Cheers

Greg Locock

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RE: Shade tree cylinder deactivation?

The first paper gives an /estimated/ improvement of 5.5-7.5% on city cycle. It is rather long on mechanical implementation, rather short on the actual performance beenfits. The second paper is more (over?) optimistic, more theoretical, and more informative.

I built a crude model that suggests the reduction in fmep is around 20-40 kPA at best. There are some thermodynamic effects on top of this, positive ones in that the firing cylinders are probably more efficient, negative in that the 'gas spring' cylinders are not adiabatic.

There is also a reduction in the mechanical power to drive the valvetrain, I have not put this in yet. That is quite significant.

Incidentally I was wrong above there is no particular change in throttle work for a given torque output, at a first order level. Similarly you are pumping twice as much air through half as many valves - does that really sound like a recipe for success?

 

Cheers

Greg Locock

SIG:Please see FAQ731-376: Eng-Tips.com Forum Policies for tips on how to make the best use of Eng-Tips.

RE: Shade tree cylinder deactivation?

My 2008 Chevy Tahoe has the Eaton Active Fuel Management system (internally called "Displacement on Demand").  After 24k miles, and using the ecm provided instant fuel economy, I can see the change from 18 to 26 mpg on a flat road at 55 mph very day, both directions.  This includes trailer towing(boat and hay delivery). The ratio is the same when using 85% ethanol.  Best not to use cruise control because the power demand on hills cancels some of the gains.  The name of the game is to keep the V4 symbol from jumping to V8.  The sound and vibration increase is readily evident.  GM managment wanted a 'transparent' system that would minimize the vibration.  Some powertrains still need development on this because of oxygen migration back to the exhaust valves.

I wish there was a switch to select fuel economy over smoothness.  Even at 80mph out on I96, the economy shift is pretty interestin to play with.  A constant throttle position strategy works best for me with this system.  My V6 company car uses the same system and the percents are nearly identical. Truck drafting is also pretty interesting to experiment with...    

RE: Shade tree cylinder deactivation?

Wow- 44% increase in fuel economy?!

RE: Shade tree cylinder deactivation?

Is the gain because it is only using 4 cylinders instead of 6 to produce the same performance or because you are throttling back to keep it on 4 cylinders and accepting a lower performance while doing so  

Regards

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RE: Shade tree cylinder deactivation?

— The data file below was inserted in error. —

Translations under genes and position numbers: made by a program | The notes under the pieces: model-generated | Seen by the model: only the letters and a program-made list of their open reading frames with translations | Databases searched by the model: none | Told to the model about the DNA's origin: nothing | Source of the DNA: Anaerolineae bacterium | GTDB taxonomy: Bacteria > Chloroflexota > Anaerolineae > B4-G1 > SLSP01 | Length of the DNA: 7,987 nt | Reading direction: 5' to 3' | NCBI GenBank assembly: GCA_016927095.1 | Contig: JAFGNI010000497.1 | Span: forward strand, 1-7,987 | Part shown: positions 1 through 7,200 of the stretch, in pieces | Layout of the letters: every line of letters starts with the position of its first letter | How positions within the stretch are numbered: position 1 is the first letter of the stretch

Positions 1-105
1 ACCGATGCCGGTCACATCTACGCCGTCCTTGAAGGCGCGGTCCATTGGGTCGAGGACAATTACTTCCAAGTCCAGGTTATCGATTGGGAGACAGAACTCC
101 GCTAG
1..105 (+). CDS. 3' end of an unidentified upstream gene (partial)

I'm accepting the reduced performance to keep the motor in 4 cylinder mode.  That means accepting the speed reduction on hills and longer 0 - 55 mph run times.  FYI there is also a tire pressure component to this.  If I run 30 psi in the tires (35 is standard), it hardly ever drops into 4 cylinder mode.  If I run 45 psi, it can stay there much longer for the same road course.  Many of us are begging to have a switch on the dash to select cruise mode (favors 4 cyl) vs launch mode (favors 0 to 60 or whatever).  There may be an emissions component to this, but I know for a fact that powertrain vibration is also a dominant weighting factor in the tuning of this system. I'd really like to know if premium fuel is a benefit, but it takes too long for the ECM to learn about the type of fuel it has available.  Yes, there's a repeatable element of fuel brands, based on my many miles on company cars with the AFM driving the same route for too many years.   

RE: Shade tree cylinder deactivation?

So a light triggered by inlet manifold vacuum could have the same effect if calibrated to come on at the same load and other parameters and habits were the same.

Regards

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RE: Shade tree cylinder deactivation?

I suspect a good portion of that 44% improvement is due to driving gentler and slower, and COULD also be achieved without the cylinder de-activation scheme ... and the gain would possibly be even greater if the truck only had those 4 cylinders without the extra friction of the 4 that are being dragged along!

(I've driven a Toyota 4-Runner with a 2.7 litre 4 banger, and it was fine)

RE: Shade tree cylinder deactivation?

26mpg is pretty good for a tahoe... I had a 4cyl ford ranger that would get 27mpg in the summer and 24mpg in the winter.  It was lighter and smaller, and had a 5spd manual trans.